Charles M. Schulz did not create a mere comic strip, a cast of characters to be listed on high school drama department playbills for eons to come; like all sustainable strips, the Writer-Artist-Creator gave us a neighborhood: a safe place where loyalty, security, friendship and a comfortable sense of continuity and familiarity are still unfailingly there for us. The Peanuts gang has been that other group of our friends, always ready to hang with us at a moment’s notice and at regularly scheduled mornings, especially Sundays. Similar to Shakespearean figures, the Peanuts gang has also been, as any psychologist with an ounce of humor and levity will tell you, a microcosm of humanity. A bevy of neuroses, borderline personalities, leaders and followers, Schulz, like the good Bard, nailed it all straight on the round-headed noggin. The psychology of Peanuts, not to drain the comic pool only to replace it with academia, pervades each and every “illustrated laughing square”.

No doubt, the young Schulz did not set out to create a controlled study of freckled subjects and lab beagles with sunglasses and tennis rackets; nevertheless, he did and you’d be hard-pressed to find a Psych 101 textbook without some reference to Charlie Brown’s martyrdom syndrome or Lucy’s narcissism. Blah, blah, blah, the kind reader may mock, but it is real humanity that is inherent in these characters. It is the nucleus of its success. The psychological endgame matters because in the beginning, and eventually that end, all creators start from the premises of what is known and, more importantly, what is felt.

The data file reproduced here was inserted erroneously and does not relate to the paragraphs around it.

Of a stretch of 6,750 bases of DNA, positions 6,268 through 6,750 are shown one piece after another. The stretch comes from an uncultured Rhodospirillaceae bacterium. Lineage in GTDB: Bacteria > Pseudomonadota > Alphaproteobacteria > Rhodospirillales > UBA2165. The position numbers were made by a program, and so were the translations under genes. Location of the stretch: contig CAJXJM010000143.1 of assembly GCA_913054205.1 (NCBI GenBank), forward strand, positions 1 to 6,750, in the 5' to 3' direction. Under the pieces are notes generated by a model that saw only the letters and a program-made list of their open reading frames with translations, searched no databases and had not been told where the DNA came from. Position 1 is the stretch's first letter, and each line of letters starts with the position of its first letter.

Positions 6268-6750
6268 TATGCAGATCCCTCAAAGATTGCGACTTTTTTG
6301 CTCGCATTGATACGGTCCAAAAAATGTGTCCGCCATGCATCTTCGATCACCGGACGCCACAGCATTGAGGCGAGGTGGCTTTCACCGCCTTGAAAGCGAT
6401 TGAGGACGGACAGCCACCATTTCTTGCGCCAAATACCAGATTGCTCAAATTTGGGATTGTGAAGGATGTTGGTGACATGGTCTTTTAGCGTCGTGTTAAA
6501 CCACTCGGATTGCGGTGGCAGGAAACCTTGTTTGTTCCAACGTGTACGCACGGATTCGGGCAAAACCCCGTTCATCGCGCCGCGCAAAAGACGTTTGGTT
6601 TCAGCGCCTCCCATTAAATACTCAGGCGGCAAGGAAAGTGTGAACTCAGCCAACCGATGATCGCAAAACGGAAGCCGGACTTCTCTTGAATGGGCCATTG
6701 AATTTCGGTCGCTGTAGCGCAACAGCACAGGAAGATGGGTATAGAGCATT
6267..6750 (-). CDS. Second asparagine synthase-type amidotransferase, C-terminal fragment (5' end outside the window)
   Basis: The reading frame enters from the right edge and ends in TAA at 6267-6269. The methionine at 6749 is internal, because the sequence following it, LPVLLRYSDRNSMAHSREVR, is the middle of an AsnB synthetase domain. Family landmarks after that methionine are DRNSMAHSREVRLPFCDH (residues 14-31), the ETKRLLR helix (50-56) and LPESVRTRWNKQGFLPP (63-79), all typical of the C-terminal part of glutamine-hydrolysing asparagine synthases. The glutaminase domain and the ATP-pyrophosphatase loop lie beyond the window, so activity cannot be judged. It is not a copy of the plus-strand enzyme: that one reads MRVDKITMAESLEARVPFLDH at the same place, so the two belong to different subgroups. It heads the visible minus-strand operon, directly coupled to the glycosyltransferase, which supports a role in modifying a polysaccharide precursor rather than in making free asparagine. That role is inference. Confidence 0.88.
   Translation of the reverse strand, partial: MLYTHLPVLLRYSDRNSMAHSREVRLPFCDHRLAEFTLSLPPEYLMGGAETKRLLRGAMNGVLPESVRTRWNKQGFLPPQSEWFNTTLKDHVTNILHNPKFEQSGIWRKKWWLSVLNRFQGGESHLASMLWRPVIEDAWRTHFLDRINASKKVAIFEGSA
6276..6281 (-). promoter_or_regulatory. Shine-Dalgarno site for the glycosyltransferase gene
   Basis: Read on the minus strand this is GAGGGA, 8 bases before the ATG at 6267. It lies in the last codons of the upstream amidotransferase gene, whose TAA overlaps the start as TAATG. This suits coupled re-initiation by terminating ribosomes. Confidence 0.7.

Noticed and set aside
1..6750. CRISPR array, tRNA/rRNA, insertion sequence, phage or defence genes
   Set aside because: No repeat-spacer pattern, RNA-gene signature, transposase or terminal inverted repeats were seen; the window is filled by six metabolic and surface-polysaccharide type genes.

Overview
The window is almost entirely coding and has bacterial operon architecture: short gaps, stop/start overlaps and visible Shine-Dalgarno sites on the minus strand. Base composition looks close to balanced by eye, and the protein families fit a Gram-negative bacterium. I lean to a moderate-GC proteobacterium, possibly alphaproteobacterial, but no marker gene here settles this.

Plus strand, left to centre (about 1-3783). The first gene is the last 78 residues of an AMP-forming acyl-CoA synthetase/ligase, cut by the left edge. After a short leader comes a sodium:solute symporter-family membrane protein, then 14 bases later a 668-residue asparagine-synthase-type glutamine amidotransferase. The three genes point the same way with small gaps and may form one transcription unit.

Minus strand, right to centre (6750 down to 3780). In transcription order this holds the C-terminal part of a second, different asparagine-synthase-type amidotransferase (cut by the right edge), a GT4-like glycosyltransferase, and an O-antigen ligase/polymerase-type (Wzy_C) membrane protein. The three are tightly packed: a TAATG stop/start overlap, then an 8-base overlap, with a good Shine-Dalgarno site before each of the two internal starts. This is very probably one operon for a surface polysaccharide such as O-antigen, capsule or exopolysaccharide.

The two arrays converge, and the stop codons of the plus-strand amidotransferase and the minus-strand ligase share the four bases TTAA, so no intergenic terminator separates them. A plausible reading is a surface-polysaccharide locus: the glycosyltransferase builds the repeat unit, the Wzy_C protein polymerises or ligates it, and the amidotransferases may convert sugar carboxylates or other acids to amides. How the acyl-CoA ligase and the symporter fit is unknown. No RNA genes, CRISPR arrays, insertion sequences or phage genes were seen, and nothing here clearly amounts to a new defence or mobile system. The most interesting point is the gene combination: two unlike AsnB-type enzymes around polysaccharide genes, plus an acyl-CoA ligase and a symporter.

If writer-artists give us some clue as to their failings, fears and fantasies within their oeuvres, then sports (baseball in particular) girls (darned, elusive redheads), loyalty and honor (Snoopy always comes through despite his egotism) were clearly on Sparky’s short-list. Charlie Brown’s undying dedication to his ball team, his tenacity and faith amidst rained-out games, Lucy’s “The sun was in my eyes”-excuses and dozing beagles-at-bat is a fortitude so many desire, yet oft do not posses.

The stomach-churning inner diatribes and teeth-grinding insecurity is thankfully, cathartically played out on-stage, as it were, in Charlie Brown’s (and Charlie Schulz’) quest for the affection of a little red-haired girl, even going so far as addressing the very adult, very 3-D distrust and heartache of jealousy, that love has been taken by a best friend: Linus, to wit, in It’s Valentine’s Day, Charlie Brown. Charles Schulz’ real-life and nonreciprocal marriage proposal marks the launching pad of Charlie Brown’s everlasting expedition of unrequited and, despondently, un-returned love.

The fear of not being accepted, of not belonging is universally shared, regardless of what the aesthetics and sartorial effects may try to loudly declare. Searching the mailbox for that proverbial Halloween party invitation, learning it was a mistake, then going anyway is a Trick-or-Treat bag fraught with snakes and evil clowns: What if I’m not on The List? What if I am on The List? Who will talk to me? What if I’m left all alone? What if they make fun of my costume?